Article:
Johnson offers tips on helping kids to burn off their excess energy and focus on learning - these include regular breaks for stretching and standing, two minute exercise breaks for sit-ups to refocus and dancing and games designed to work off pent up energy.
Johnson states that there are many connections between the brain and movement and our ability to learn, one of which is that the same part of the brain that controls movement controls also learning so Johnson believes that sitting actively hinders the learning process.
Basically exercise and movement stimulates the executive function part of the brain which aids cognition, organisation, focus, emotional regulation and multi-tasking all essential elements of a well-rounded learner.
"The part of the brain that processes movement also processes learning. So when students are sitting still, the learning process is actually hindered rather than enhanced.” - Johnson
Johnson’s article is available here.
...and his book is available here.
The Telegraph are campaigning to create a 'duty of care' campaign which suggests that government enforce a rule-set for social media and gaming / internet companies to ensure the web is a safe place for our children in the face of the booming tech landscape they are growing up within.
They reported on Thursday that all four medical officers in the UK have made recommendations that screen time be monitored and reduced following a study that links screen time with depression in young people. The study has failed to prove a causal link however it shows a doubling in depressive symptoms for heavy social media users.
Chief medical officer Prof Dame Sally Davies has warned social media companies to reduce addictive technology or face new laws to ensure they do so with costly fines for failing to meet the targets. Davies spoke as she made the first official announcement of proposed guidelines for parents to ensure their children don't overuse tech in a harmful way. She suggests tracking features within devices should be used by parents to ensure there are limits set on screen time.
Dame Sally said: “Technology is an unavoidable aspect of modern life and technology companies have a duty of care. They must make more effort to keep their users safe from harm, particularly children and young people.”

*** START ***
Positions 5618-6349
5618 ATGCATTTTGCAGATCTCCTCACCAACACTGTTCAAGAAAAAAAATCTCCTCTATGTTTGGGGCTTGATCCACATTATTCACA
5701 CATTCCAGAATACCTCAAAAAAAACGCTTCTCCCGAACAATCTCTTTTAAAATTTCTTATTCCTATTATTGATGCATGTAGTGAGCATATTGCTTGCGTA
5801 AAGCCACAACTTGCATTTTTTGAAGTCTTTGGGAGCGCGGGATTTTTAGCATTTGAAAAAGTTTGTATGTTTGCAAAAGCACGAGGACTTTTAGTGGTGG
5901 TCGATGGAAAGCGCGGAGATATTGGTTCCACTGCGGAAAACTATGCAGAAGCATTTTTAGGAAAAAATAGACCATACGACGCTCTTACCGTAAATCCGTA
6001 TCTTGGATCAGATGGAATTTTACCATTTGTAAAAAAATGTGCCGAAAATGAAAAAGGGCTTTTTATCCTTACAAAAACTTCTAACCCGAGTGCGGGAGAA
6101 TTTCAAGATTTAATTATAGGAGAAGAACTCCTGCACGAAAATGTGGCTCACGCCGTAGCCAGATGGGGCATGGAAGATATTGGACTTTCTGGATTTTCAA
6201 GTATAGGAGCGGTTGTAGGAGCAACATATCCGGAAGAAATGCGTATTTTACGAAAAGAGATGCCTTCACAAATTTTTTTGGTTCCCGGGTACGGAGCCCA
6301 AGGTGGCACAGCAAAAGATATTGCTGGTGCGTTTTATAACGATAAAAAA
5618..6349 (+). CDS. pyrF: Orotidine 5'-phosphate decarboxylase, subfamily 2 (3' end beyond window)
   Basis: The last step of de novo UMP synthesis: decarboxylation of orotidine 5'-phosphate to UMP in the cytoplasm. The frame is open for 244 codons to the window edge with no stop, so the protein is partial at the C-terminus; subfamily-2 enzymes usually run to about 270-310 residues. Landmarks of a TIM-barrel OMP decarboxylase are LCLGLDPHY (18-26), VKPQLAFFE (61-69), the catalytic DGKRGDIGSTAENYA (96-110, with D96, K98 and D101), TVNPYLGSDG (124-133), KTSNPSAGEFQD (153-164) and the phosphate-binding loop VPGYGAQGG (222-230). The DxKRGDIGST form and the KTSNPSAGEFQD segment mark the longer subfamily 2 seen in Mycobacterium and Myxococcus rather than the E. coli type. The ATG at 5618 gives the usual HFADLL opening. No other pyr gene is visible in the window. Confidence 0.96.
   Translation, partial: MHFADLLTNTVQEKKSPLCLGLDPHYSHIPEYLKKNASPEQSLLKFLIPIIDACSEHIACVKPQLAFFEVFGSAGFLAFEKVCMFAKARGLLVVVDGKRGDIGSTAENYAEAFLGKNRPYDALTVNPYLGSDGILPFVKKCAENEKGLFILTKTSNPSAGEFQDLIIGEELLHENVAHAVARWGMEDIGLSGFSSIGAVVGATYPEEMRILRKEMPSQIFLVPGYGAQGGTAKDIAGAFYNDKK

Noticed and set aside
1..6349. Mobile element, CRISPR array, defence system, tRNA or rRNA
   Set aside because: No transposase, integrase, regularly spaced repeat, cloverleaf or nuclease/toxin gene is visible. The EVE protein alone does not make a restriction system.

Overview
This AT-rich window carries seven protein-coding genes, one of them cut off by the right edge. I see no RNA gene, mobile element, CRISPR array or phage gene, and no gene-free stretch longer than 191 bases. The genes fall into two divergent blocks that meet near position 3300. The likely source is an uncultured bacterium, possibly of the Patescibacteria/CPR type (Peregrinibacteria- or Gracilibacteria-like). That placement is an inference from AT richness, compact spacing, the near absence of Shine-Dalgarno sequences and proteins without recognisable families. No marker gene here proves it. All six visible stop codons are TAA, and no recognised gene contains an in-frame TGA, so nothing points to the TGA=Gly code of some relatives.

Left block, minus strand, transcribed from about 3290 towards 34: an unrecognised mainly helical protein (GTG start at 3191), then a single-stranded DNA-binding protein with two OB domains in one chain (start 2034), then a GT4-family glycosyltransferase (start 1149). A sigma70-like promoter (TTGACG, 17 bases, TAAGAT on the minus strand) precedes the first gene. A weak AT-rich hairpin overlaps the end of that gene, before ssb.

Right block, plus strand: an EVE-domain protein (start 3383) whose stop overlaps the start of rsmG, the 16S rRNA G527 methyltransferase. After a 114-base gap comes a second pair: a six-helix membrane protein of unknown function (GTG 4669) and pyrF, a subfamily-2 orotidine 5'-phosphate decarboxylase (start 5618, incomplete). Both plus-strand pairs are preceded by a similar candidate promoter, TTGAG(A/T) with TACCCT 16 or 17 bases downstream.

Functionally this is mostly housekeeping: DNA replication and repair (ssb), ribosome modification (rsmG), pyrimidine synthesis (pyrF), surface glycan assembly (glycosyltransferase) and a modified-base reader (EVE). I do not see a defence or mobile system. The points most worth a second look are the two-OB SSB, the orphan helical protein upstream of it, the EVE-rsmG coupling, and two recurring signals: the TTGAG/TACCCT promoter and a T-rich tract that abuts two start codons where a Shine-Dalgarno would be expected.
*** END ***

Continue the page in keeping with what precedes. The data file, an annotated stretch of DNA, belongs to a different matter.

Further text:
Matt Hancock, UK Health Secretary has met with leaders from Facebook, Instagram and Google to urge them to remove harmful images which might glorify self-harm or bullying.
“We are masters of our own fate as a nation and we can and must legislate to make sure this amazing technology is used for good if social media companies won’t work with us,” wrote Hancock.
Guidance suggests limiting children’s screen time to 2 hours, screen free mealtimes and bedtimes. The last point being reinforced by the fact that the light from screens stops the production of the hormone melatonin, which is vital for getting to sleep.
The advice suggests these 7 pointers;
- Leave phones outside the bedroom when it is bedtime.
- Talk about sharing photos and information online and how photos and words are sometimes manipulated. Parents and carers should never assume that children are happy for their photos to be shared. For everyone - when in doubt, don’t upload.
- Make sure you and your children are aware of, and abide by, their school’s policy on screen time.
- Keep moving! Everyone should take a break after a couple of hours sitting or lying down using a screen. It’s good to get up and move about a bit.
- Advise children to put their screens away while crossing the road or doing an activity that needs their full attention.